Hello, I am calling in regard to your car’s expired extended warranty.”

“This is the IRS, and we’re calling to inform you of your unpaid tax bill.”

“I am from technical support, and we have noticed a problem with your current operating system.”

Do any of these sound familiar? They are all common prompts scammers use to defraud innocent victims. But there is another phone scam targeting banking customers, and in honor of Cybersecurity Awareness Month (October), we’ve got some tips and red flags to watch for to protect yourself from becoming a victim.

Beware of Calls Appearing to Come from Your Bank

Fraudsters continually think up new ways to steal your personal information or to trick you into releasing this information. One method involves scammers impersonating bank call centers and fraud departments to trick victims into thinking that their bank is calling them.

Once they’ve got an unsuspecting victim on the line, the scammers ask for personal data and use it to access online banking accounts, where they can get account balances and have access to transfers out of the accounts.

What you Need to Know to Avoid a Bank Phone Scam

According to reports, consumers lost a staggering $29.8 billion to phone scams between 2020 and 2021. But that doesn’t mean you have to fall victim. Knowing what to look for is the first step to avoiding financial losses due to fraud. For example, here’s one common phone scam scenario:

  • Scammers claiming to be from “FirstBank” may call and say there is a fraud alert regarding suspicious account activity that they need to confirm with you.
  • They may reference a fraudulent “pending charge” to make the call sound legitimate. They may also claim that unauthorized access to your online banking has occurred, and they need to secure it.
  • During the call, the scammer may ask you to provide your online banking user ID, password, answers to your online banking security questions, or for a one-time passcode (OTP) that was sent to your phone.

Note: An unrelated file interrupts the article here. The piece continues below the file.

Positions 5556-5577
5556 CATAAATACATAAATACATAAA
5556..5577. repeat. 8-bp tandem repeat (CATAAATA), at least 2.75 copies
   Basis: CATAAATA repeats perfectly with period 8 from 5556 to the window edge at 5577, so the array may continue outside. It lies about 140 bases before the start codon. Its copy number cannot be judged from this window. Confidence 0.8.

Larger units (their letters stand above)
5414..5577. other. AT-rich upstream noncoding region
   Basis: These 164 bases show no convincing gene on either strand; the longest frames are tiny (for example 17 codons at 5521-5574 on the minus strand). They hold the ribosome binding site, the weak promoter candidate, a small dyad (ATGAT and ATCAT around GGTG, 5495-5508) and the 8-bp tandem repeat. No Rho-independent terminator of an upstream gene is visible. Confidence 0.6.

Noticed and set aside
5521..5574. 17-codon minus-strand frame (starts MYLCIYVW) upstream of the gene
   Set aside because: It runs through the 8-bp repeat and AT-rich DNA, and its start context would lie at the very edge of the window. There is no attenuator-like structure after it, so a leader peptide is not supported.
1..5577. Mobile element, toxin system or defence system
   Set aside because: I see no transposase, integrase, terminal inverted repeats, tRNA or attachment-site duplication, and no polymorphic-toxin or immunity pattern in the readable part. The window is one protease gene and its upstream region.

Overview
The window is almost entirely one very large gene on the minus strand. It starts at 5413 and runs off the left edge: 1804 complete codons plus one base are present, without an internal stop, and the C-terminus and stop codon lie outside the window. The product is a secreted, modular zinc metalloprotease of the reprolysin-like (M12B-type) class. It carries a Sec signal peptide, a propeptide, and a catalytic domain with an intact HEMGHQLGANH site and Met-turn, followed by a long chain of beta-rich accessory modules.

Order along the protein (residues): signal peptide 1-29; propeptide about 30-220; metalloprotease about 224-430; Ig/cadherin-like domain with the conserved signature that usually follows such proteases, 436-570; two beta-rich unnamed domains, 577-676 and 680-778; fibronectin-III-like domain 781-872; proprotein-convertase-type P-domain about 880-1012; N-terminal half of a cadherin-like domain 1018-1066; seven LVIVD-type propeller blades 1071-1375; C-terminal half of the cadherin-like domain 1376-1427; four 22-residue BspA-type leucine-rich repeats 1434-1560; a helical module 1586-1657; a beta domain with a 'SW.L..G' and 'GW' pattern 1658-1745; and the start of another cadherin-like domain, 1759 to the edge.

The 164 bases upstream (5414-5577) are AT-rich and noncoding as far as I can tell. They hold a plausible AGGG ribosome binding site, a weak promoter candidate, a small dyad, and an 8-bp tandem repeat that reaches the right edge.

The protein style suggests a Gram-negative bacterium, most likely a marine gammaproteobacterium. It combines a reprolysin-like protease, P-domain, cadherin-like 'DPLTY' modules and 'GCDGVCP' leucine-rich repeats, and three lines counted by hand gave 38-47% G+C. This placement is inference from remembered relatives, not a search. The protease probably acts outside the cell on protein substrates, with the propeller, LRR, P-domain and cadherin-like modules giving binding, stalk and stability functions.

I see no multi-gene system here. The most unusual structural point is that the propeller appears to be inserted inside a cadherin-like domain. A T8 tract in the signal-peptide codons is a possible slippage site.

Do not ever give personal information over the phone. FirstBank does make outbound service calls to our customers. When a legitimate FirstBank representative does call we, we will NOT ask you to provide or verify your:

  • Full Social Security number
    • Card Personal Identification Number (PIN)
    • One-time passcode
    • Online banking user ID
    • Online banking password
    • Online banking security question answers

What to Do About Unsolicited Calls, Texts, and Emails

Scammers use information they gather from victims to reset account credentials and access online banking accounts. If you receive an email or text message confirming a charge on your account or payment that you did not do, please contact FirstBank immediately.

It’s worth noting that FirstBank’s one-time passcode states “Don’t share this code – we’ll never ask for it. If you didn’t initiate this reset, call 1-800-964-3444“.

In addition:

  • If you receive a call requesting any of the information above, immediately, hang up and call us at 1-800-964-3444. DO NOT use the number on the caller ID screen and hit redial, even if it appears legitimate.
  • If you receive a suspicious call like this, begin to review your banking accounts daily. Security account alerts can be setup online or on the mobile app. Security alerts help you monitor your account balance and activity on your account.
  • If you discover a fraudulent transaction on your FirstBank account, contact us immediately at 1-800-964-3444.

More Resources to Protect Yourself from Fraud

At FirstBank, we strive to provide you with free, easy-to-understand resources to avoid all types of fraud. With that in mind, visit our Empower All page to learn how you can protect yourself from identity theft and financial fraud or head on over to our designated Fraud page, where we break down the ins and outs of tax-related identity theft, business email compromise, and more.

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